Major General Garrett S. Yee ’87 heads up modernization of the global IT network for the U.S. Army. His advice to young officers—and tales of when his grandmothers were stripped of their citizenship.
Now based at the Pentagon, he has been deployed to Iraq, Afghanistan, and Kuwait—traveling extensively in Asia, from Qatar to Kazakhstan. He was back on campus in June as guest of honor at the commissioning ceremony of new officers in the Bronco Battalion.
What advice do you give young officers?
One, be a gracious person. Be thoughtful. You don’t have to be the person who answers every question. It’s OK to listen a bit, to be humble. Your job is to be out there taking charge, but how do you combine that with humility? The last one is just to smile, enjoy life. These young officers have their whole lives ahead of them. We have no idea where they’re going, and they have no idea where they’re going—but they have an amazing foundation here.
Your family history reveals a complicated relationship with America.
I didn’t find out until about three years ago that both of my grandmothers lost their U.S. citizenship when they got married. I grew up in Fremont. My mom is Japanese, my dad Chinese. I grew up knowing that my Chinese grandmother— who I lived with for a period of time during college—lost her U.S. citizenship when she married my grandfather, who was born in China. My grandmother and my great-grandmother were both born in the United States—and yet the second generation later, you marry someone and you lose your citizenship.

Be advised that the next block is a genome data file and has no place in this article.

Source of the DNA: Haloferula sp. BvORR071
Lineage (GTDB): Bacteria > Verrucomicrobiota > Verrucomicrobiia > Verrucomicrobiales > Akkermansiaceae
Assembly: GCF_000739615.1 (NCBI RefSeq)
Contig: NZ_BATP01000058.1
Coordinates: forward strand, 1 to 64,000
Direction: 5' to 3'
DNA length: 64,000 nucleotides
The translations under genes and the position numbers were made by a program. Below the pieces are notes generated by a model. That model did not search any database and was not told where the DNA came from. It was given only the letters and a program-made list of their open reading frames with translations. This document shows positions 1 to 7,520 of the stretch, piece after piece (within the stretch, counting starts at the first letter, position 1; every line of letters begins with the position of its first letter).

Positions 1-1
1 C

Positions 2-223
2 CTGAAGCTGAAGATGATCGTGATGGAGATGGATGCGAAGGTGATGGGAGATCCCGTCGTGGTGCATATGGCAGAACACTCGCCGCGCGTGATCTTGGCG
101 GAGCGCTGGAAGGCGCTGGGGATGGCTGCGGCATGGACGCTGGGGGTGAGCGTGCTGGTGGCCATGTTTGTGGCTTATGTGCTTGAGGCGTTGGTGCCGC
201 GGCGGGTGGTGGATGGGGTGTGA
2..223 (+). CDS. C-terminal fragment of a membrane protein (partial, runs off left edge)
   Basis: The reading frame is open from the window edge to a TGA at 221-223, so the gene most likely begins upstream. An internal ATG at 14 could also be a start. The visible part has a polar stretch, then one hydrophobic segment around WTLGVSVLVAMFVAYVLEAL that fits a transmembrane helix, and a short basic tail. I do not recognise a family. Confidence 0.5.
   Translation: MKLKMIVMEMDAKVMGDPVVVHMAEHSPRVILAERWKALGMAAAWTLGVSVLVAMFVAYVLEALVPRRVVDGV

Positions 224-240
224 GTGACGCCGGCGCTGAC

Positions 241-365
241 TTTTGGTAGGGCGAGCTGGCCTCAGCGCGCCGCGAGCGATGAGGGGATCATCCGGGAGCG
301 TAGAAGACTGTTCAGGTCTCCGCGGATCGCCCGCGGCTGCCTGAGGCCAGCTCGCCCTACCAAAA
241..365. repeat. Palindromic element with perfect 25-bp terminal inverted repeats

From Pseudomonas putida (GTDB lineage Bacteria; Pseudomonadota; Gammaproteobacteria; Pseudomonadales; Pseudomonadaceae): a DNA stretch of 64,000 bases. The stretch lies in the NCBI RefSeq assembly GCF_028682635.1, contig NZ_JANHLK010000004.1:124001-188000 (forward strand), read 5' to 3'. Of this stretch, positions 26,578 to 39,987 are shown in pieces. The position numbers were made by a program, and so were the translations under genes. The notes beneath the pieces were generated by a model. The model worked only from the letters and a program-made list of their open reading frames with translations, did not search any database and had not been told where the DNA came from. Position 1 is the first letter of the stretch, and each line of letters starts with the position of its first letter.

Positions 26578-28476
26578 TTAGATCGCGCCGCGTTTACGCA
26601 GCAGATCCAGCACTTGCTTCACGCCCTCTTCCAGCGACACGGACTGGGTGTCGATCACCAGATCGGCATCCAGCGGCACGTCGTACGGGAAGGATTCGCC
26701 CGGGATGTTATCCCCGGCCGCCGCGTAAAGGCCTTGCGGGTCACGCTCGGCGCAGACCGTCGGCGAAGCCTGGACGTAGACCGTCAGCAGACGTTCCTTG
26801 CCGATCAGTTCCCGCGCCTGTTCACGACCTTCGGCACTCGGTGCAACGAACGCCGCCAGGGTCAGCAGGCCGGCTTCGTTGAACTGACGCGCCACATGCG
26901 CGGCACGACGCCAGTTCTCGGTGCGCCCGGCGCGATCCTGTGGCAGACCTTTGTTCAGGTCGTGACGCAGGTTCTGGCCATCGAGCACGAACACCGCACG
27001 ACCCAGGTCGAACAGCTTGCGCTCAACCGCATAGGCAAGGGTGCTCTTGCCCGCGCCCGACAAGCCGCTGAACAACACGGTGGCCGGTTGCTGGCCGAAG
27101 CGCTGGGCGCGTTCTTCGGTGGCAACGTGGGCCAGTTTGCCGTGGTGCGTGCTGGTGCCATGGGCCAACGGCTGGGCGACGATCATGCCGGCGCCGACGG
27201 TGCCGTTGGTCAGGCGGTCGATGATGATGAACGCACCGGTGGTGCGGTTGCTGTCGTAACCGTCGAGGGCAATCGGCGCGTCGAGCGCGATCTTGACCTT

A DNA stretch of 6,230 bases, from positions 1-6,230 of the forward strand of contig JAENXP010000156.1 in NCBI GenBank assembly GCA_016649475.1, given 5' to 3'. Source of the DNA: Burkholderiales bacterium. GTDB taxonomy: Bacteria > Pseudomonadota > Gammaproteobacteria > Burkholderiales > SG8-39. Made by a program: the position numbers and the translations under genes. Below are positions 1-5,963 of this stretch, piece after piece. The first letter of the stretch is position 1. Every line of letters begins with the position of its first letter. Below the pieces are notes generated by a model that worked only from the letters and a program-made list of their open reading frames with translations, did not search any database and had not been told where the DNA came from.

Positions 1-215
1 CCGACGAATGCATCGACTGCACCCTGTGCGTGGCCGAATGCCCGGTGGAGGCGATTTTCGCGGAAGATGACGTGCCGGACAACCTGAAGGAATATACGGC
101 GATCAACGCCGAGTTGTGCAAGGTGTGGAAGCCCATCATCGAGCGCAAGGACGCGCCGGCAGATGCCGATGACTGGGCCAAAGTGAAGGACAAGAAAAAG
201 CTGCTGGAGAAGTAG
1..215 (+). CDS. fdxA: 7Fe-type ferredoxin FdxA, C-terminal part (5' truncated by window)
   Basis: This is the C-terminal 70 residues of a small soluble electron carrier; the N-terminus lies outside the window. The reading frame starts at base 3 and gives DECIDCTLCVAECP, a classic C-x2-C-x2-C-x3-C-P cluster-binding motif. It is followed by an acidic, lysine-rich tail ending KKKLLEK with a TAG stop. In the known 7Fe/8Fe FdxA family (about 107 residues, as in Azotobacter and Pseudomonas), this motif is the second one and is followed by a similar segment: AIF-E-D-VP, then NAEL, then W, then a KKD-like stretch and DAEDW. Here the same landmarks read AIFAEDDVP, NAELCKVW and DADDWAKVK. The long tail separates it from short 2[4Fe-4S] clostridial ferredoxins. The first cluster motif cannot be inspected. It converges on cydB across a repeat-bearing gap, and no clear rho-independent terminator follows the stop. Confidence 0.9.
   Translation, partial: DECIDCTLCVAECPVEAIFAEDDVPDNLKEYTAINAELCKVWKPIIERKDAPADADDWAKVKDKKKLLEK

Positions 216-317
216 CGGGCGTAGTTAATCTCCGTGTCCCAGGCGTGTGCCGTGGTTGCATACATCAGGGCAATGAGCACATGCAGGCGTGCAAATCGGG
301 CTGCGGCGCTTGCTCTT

In the 1940s they repealed the Asian Exclusion Act of the 1800s. And in the 1950s my grandmother went back to school. Not high school—she had about a second-grade education. But she studied and she took the test to become a U.S. citizen once again. That was very important for her.
On my mom’s side, something similar: My grandmother was born in the United States and she married someone from Japan. They were both arranged marriages. She lost her U.S. citizenship. In the 1940s, during the war, my mom and her family were all interned at a relocation camp in Gila, Arizona: Get rid of all your stuff, get a few boxes, and go to the desert. My aunt was born in the internment camp. My great-uncle served in the 442nd; your family’s interned in a camp, yet family members were serving our country. He earned the Purple Heart. All those 442nd guys all have multiple combat injuries because they just kept going back and back and back. When I got promoted to brigadier general, for my mom it was so remarkable: Here she was, in her lifetime, in an internment camp— and then her son is promoted to general officer in the Army.